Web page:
Tiger Woods wasn't sending loving looks Phil Mickelson's way during the first round at Torrey Pines. Column: A beautiful hatred on display makes Tiger vs. Phil the greatest show in sports

LA JOLLA, Calif. - The hate is beautiful to see, the reason Tiger-Phil has become the best show in sports. Genuine, uncontainable disdain - and both Tiger Woods and Phil Mickelson, as controlled athletes as you'll find, do their best to bridle it, and still they cannot stop it from seeping out at times in front of 42,000 pairs of prying eyes - has grown so rare in today's buddy-buddy, we're-all-entertainers sports world.

It's become easy to forget how wonderful a game with real loathing behind it can be.

Then, you see Woods be very slow - perhaps purposely slow - to mark his ball on the first green. Suddenly, Mickelson is gesturing at Tiger about the putt and he's getting a glare back that could buckle the knees of even the killer from "No Country for Old Men."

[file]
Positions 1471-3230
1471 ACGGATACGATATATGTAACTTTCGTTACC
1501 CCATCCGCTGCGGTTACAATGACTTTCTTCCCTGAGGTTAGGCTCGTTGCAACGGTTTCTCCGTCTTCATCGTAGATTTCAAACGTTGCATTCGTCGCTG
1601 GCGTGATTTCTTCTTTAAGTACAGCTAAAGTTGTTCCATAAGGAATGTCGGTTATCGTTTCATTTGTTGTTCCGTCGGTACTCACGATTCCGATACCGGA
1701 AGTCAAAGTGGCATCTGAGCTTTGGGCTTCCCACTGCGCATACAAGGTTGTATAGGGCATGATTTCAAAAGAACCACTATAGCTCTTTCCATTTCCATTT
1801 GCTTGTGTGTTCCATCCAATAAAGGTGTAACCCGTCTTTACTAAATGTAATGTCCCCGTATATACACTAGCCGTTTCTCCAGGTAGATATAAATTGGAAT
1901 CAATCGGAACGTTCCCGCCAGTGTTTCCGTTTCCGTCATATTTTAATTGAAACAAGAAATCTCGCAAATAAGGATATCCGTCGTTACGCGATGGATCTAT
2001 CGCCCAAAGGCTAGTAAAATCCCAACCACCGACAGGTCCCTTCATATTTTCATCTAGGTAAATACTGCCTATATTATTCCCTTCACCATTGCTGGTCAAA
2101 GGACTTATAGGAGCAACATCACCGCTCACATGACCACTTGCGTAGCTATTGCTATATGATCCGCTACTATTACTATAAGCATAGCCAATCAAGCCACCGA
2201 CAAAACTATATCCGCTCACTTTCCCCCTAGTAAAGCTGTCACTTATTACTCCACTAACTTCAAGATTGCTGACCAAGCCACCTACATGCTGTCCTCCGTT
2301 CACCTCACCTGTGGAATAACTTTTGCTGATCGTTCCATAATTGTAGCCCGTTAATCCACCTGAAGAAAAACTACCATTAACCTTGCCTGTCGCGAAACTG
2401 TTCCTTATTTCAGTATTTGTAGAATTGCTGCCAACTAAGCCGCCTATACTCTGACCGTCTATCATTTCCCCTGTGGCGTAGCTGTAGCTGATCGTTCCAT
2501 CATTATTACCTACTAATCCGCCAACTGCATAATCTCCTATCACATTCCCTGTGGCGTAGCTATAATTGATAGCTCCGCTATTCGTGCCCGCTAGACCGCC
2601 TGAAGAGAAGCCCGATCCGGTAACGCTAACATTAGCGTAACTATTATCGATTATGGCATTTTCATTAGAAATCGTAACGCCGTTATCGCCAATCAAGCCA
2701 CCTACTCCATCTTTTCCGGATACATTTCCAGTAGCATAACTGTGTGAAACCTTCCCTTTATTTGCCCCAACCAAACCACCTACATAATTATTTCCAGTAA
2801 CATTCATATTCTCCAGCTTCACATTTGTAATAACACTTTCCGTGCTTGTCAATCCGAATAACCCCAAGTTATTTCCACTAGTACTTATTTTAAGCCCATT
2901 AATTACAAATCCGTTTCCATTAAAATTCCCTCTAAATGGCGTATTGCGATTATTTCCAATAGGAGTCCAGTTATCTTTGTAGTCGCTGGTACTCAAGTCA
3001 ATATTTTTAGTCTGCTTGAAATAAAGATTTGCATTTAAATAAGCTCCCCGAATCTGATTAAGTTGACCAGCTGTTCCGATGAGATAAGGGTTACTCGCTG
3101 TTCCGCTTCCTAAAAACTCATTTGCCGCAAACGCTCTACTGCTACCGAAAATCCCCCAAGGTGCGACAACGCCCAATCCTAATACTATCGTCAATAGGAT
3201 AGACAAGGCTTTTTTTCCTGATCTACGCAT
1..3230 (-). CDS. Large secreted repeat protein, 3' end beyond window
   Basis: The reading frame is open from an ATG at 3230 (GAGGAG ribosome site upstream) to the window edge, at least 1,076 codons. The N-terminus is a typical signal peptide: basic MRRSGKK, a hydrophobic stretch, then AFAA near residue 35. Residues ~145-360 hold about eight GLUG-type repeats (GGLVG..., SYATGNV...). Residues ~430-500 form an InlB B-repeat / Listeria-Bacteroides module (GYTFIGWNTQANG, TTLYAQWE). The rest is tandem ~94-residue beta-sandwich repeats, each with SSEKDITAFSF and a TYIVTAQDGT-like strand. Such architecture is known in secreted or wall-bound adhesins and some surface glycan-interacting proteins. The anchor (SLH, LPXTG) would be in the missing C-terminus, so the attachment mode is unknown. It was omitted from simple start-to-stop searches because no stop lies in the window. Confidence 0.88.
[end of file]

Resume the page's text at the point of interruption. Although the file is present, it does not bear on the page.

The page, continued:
It all ends with one of the most awkward handshakes in sports, as close as golf will ever get to Bill Belichick v. Eric Mangini. Nobody blew anybody off but Tiger reached out, still steely eyed, even as Mickelson was still shaking Adam Scott's hand, forced Phil to give an awkward reach back for a very strong shake. Think these guys would love to leave rope burns on each other?

With the formality over, Woods went into a playful overhand five type shake with Scott, the polar opposite from his ultra-serious, macho one-upmanship with Phil.

Forget the golf. You could put Tiger Woods and Phil Mickelson at the same dinner party and be endlessly entertained.